Sometimes it seems that Germans get on better with their dogs than with their fellow citizens. In his fourth column, Peter Zudeick ponders Germans’ passion for pets, especially pooches.
It‘s not uncommon to see wood or copper engravings hanging on the walls of German pubs emblazoned with proverbs such as "The early bird catches the worm," "Always be faithful and true" or "Fortune and glass soon break, alas!" Another favorite is: "My dog is true in the tempest of life ...and Man not even in the wind." It was supposedly St. Francis of Assisi who said this but I don’t believe it. It can only have come from a German who owned a dog – a German shepherd, probably. The ultimate German dog.
It could have been a poodle. In Goethe’s "Faust," Mephistopheles – the devil - appears disguised as a poodle. Poodles shouldn’t be offended.
After all, the German philosopher Arthur Schopenhauer lived alone with a series of pet poodles as his constant companion. Every few years, his four-footed friend would die and he would have to get a new one. But he gave all his poodles the same name: Butz. Supposedly, when he got annoyed at Butz, he would scold him by saying: "You are not a dog. You are a human. A human, a human!"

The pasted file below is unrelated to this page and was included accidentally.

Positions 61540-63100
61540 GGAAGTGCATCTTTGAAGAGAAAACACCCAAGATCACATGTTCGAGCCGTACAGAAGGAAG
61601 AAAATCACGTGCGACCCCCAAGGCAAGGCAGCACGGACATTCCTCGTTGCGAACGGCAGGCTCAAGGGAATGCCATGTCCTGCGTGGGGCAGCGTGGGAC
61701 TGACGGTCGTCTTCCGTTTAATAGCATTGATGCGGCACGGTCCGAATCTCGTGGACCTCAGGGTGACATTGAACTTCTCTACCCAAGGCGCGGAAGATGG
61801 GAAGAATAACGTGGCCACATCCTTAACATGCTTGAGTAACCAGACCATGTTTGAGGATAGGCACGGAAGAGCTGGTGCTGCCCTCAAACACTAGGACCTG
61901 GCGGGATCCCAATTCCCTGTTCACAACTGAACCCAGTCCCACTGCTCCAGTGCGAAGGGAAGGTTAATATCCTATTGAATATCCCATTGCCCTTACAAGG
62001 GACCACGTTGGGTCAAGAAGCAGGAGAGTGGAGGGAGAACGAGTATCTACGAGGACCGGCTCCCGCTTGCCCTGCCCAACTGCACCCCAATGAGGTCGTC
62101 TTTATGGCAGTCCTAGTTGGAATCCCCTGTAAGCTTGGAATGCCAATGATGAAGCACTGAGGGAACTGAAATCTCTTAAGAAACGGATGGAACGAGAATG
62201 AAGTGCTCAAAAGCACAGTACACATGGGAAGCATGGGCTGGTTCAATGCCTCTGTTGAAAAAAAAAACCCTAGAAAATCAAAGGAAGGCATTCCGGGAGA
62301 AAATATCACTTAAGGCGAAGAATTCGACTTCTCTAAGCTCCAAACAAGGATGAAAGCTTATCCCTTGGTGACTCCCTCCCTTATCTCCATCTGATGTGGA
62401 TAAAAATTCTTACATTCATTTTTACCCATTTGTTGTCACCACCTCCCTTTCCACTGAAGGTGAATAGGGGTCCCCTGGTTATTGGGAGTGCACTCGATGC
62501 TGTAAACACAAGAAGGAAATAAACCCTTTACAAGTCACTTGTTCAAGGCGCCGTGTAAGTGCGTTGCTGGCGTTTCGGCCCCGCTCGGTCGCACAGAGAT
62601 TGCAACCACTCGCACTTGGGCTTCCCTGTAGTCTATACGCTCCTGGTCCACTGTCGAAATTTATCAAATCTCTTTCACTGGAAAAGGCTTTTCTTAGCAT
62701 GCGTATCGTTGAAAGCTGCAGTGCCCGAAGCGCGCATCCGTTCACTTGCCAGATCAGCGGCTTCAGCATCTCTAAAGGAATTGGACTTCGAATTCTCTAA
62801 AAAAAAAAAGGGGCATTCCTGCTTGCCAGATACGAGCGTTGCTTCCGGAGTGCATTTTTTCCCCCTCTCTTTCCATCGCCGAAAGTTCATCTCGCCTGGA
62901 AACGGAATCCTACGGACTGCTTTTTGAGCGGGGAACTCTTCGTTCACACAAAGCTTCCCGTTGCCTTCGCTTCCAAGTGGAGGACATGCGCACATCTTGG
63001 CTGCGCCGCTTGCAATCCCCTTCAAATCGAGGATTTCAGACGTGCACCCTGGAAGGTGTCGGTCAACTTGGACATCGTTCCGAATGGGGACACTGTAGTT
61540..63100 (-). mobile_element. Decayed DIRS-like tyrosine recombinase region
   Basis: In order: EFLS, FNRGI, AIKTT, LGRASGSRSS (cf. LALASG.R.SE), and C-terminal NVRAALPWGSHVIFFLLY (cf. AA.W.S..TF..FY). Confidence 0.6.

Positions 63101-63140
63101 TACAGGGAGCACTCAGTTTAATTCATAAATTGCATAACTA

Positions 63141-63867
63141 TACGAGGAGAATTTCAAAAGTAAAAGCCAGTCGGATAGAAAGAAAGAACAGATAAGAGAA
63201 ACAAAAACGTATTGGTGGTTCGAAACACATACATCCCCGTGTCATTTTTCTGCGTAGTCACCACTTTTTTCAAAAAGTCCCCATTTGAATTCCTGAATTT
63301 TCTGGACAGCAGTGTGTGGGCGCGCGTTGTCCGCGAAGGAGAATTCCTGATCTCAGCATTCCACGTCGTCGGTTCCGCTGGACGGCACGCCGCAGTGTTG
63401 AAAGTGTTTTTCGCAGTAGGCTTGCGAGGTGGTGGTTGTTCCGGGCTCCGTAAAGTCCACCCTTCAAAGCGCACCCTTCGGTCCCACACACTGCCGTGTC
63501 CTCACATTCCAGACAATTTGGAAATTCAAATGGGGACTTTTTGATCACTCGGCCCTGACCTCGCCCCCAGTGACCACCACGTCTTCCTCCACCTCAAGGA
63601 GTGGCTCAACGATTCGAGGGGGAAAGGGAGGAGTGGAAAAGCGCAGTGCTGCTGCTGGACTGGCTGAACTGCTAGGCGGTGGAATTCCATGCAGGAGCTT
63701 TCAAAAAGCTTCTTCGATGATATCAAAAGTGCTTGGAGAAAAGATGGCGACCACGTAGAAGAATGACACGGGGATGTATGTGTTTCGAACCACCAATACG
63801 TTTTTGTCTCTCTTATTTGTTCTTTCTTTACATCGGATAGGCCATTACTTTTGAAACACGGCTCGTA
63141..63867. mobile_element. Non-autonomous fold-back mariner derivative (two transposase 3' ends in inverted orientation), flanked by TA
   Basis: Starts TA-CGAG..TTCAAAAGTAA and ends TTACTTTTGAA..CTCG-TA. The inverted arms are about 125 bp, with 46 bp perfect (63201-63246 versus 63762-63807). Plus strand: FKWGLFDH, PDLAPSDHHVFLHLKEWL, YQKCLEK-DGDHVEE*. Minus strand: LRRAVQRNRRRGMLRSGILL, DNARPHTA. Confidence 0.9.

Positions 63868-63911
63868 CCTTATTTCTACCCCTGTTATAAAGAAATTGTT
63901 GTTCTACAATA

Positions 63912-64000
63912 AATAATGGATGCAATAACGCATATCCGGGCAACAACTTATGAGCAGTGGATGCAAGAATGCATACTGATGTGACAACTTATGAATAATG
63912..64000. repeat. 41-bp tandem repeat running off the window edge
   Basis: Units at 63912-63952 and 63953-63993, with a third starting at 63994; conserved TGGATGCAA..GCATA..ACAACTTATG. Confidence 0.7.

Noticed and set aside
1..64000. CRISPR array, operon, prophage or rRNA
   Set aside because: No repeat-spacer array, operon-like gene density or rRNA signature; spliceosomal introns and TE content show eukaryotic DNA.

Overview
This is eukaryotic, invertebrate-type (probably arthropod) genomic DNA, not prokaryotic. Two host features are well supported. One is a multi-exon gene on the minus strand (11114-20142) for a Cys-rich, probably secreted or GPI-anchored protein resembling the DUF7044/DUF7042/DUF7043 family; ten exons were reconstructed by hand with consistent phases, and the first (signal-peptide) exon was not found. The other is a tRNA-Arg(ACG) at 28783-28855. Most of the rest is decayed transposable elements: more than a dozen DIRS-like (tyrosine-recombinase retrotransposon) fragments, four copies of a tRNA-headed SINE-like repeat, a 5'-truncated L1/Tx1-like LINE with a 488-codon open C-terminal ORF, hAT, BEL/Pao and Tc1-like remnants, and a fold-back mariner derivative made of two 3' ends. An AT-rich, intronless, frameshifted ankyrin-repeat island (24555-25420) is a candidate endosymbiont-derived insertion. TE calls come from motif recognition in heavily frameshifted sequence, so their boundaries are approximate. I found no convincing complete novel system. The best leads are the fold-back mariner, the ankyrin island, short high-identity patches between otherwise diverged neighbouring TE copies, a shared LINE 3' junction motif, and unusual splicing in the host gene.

"For, to be sure, how is a man to get relief from the endless dissimulation, falsity and malice of mankind," wrote Schopenhauer in his essay "On Human Nature," "if there were no dogs into whose honest faces he can look without distrust?" A deep attachment to dogs pervades German culture: "All knowledge, the totality of all questions and all answers is contained in the dog," said Franz Kafka; Frederick the Great of Prussia once exclaimed that "the more I see of men, the better I like my dog!"; writer Carl Zuckmayer believed that "A life without a dog is a mistake," while actor Heinz Rühmann maintained that "you can live without a dog, but it's not worth it" and German comedian Loriot was of the opinion that "living without dogs is possible - but meaningless." Clearly, anyone who is anyone in German history has harbored a canine crush, or at least, purported to.
Germans love sausages – and sausage dogs
Over 80 percent of Germans describe themselves as animal-lovers, but not all of them are dog fanatics, some of the 4 billion euros spent by Germans on their pets every year is invested in cats, guinea pigs, canaries and parakeet.
Dogs aren’t even the nation’s number one pet – that particular honor goes to cats, followed by guinea pigs and rabbits. Dogs take only fourth place. But they have a high profile. Take the Dachshund. In the form of a nodding soft toy, it adorns the rear windows of so many German cars that it’s become a symbol of the nation’s Sunday drivers. The flesh and blood version is popular too, be it short-haired, long-haired or wire-haired. It tends to be called Waldi, have short, stubby legs and a confident manner. Which is, in fact, a little unusual for German dogs, since German dog owners favor a strict upbringing. In the absence of children to boss around, they like to teach their dogs how to behave. The dogs don't seem to mind though because they are, after all, "man's best friend".....